The Australian Securities and Investments Commission (ASIC) has approved an update to the Australian Financial Complaints Authority (AFCA) Rules to provide for the transfer and handling of all remaining open complaints from the Superannuation Complaints Tribunal (SCT) to AFCA by 31 December 2020.
The changes ensure that AFCA has appropriate jurisdiction to deal with the fewer than 10 open complaints that may need to be transferred from the SCT when it ceases operating at the end of December 2020. This will mark the successful transition of all three predecessor EDR schemes to the AFCA jurisdiction.
Under the Rules changes, AFCA will handle each superannuation complaint commencing at the most comparable stage reached by the complaint at the SCT.
The Rules changes also enable AFCA to consider any matters that may be remitted back following appeal from the SCT to the Federal Court.
The Rules changes will not otherwise affect the complaints AFCA can consider.
With the Rules change now approved, both the SCT and AFCA will be contacting complainants and financial firms involved in the complaints to explain the process and ensure a smooth transition.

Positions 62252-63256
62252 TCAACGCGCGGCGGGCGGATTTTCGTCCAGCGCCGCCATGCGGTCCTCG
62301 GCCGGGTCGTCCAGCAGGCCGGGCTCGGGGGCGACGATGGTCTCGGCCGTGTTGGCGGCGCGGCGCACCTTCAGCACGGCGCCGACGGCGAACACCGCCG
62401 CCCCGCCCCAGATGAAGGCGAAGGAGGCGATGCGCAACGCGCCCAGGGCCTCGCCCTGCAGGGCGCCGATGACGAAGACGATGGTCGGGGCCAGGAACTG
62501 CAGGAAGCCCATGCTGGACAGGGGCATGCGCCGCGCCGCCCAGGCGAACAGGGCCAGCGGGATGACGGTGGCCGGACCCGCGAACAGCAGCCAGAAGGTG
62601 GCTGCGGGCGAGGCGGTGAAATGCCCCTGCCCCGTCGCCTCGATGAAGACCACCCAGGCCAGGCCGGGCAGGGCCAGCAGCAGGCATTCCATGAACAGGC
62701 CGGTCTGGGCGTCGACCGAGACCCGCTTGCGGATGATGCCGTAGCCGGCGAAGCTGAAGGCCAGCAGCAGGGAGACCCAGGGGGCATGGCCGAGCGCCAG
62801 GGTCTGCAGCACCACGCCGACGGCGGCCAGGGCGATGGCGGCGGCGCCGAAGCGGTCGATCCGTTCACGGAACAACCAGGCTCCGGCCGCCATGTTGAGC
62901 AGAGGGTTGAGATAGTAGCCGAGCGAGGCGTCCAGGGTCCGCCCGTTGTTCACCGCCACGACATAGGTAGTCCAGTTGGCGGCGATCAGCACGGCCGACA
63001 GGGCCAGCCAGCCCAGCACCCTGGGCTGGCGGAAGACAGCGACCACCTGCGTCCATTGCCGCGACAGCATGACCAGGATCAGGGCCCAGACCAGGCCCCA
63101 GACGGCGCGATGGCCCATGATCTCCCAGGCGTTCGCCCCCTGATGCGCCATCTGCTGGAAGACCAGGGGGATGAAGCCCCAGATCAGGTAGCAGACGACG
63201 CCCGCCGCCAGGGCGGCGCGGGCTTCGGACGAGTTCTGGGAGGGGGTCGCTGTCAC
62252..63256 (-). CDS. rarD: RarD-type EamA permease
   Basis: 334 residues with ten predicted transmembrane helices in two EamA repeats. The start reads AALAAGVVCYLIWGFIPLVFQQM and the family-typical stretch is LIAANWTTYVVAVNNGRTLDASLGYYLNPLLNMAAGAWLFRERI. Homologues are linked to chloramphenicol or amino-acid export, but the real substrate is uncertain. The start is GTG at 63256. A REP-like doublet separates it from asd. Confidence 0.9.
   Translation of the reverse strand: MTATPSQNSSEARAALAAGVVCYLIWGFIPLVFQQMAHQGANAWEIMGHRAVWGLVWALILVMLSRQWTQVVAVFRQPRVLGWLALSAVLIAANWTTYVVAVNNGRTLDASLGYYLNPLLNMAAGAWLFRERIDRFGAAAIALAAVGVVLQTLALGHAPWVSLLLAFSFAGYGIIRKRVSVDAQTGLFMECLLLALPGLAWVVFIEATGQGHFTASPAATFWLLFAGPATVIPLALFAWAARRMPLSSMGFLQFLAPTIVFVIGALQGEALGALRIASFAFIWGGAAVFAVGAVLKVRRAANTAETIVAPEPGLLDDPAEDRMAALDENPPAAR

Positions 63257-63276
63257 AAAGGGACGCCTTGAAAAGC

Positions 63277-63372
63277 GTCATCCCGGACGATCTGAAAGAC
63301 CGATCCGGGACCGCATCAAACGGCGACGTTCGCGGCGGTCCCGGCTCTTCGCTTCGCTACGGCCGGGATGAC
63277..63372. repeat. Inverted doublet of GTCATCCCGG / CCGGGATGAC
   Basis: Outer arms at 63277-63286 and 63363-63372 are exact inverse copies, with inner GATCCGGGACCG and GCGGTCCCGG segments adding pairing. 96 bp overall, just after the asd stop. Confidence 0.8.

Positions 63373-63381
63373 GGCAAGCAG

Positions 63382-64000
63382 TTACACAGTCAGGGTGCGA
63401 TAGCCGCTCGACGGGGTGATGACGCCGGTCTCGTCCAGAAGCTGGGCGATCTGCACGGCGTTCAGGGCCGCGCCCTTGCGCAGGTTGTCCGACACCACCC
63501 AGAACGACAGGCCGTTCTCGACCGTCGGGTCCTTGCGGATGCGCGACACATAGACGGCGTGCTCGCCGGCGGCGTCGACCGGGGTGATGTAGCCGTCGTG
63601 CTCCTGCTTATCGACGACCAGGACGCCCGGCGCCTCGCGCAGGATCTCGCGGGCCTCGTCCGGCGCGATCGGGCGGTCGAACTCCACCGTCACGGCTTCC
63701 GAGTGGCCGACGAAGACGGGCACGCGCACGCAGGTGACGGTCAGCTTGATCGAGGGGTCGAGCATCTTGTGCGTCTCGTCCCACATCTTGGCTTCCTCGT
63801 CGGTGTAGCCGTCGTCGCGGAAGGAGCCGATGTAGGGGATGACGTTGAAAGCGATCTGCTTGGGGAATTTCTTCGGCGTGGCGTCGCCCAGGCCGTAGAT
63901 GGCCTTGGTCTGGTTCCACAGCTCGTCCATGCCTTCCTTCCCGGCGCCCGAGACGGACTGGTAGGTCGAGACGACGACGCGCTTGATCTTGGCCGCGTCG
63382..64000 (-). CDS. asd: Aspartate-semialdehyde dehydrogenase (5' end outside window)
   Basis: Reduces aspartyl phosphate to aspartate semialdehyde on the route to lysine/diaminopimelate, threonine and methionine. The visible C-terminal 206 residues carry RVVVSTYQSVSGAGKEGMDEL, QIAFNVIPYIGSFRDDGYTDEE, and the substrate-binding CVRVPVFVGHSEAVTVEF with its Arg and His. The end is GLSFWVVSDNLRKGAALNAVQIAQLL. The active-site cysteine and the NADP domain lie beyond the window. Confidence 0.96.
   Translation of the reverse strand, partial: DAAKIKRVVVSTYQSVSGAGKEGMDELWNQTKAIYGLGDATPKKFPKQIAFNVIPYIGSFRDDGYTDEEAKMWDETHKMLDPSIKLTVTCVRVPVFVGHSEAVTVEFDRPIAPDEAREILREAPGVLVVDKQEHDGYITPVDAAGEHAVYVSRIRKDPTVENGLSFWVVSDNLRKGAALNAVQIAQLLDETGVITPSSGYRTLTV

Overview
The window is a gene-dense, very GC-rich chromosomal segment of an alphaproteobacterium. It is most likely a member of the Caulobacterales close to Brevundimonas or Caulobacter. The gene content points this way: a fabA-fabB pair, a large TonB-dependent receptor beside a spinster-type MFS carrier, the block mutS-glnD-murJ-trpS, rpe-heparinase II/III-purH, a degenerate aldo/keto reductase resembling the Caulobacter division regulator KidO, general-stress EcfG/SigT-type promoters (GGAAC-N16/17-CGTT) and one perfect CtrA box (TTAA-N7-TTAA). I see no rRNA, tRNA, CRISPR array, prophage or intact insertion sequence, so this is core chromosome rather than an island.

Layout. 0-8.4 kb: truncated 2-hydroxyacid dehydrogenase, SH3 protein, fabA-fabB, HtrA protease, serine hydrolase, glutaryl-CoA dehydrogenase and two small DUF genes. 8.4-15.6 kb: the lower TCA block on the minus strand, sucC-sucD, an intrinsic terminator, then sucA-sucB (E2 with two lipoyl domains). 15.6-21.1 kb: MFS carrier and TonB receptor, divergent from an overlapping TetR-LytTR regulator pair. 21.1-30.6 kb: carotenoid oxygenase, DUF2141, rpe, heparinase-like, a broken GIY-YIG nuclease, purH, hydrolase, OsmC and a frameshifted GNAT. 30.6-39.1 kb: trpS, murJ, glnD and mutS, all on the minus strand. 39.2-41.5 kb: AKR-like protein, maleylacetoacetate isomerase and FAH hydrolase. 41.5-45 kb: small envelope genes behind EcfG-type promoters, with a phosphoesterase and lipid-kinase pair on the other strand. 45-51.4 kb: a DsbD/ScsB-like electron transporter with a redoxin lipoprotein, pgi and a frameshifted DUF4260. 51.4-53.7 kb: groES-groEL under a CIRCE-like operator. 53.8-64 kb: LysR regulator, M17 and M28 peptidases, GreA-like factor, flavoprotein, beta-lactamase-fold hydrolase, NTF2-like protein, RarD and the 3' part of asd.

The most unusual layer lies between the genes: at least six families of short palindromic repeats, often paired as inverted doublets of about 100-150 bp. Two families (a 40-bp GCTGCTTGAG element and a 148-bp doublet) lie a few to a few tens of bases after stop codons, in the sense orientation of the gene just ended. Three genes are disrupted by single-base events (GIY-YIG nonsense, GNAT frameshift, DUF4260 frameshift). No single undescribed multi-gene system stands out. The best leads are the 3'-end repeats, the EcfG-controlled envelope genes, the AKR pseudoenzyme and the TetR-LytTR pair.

AFCA CEO and Chief Ombudsman David Locke acknowledged and thanked the SCT and its staff for its work in resolving superannuation complaints over a period of 26 years.
“The Superannuation Complaints Tribunal has successfully resolved nearly all superannuation complaints lodged with it prior to AFCA’s launch on 1 November 2018,” he said.
“We’d like to thank the Tribunal for its continued work to resolve these complaints and for its continued collaboration with AFCA”.
SCT Chairperson John Simpson said the Tribunal is in the process of communicating with all parties involved in any complaints needing to be transferred to AFCA.
“We are in discussions with relevant parties to ensure they’re aware of the changes. We thank the complainants and financial firms with unresolved disputes for their patience and cooperation during this time.”
AFCA will also communicate with all parties involved during the process. Any unresolved complaints are expected to be transferred to AFCA by 1 January 2021.
The consultation paper, draft amendments to the Rules and draft amendments to the Operational Guidelines are available on the AFCA website at afca.org.au/news/consultation
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- The Australian Financial Complaints Authority (AFCA) is a non-government ombudsman service providing free, fair and independent help with financial disputes.
- AFCA is a one-stop-shop for consumers and small businesses who have a dispute with their financial firm, over things such as banking, credit, insurance, advice, investments or superannuation.
- Where an agreement cannot be reached between parties, AFCA can issue decisions that are binding on financial firms.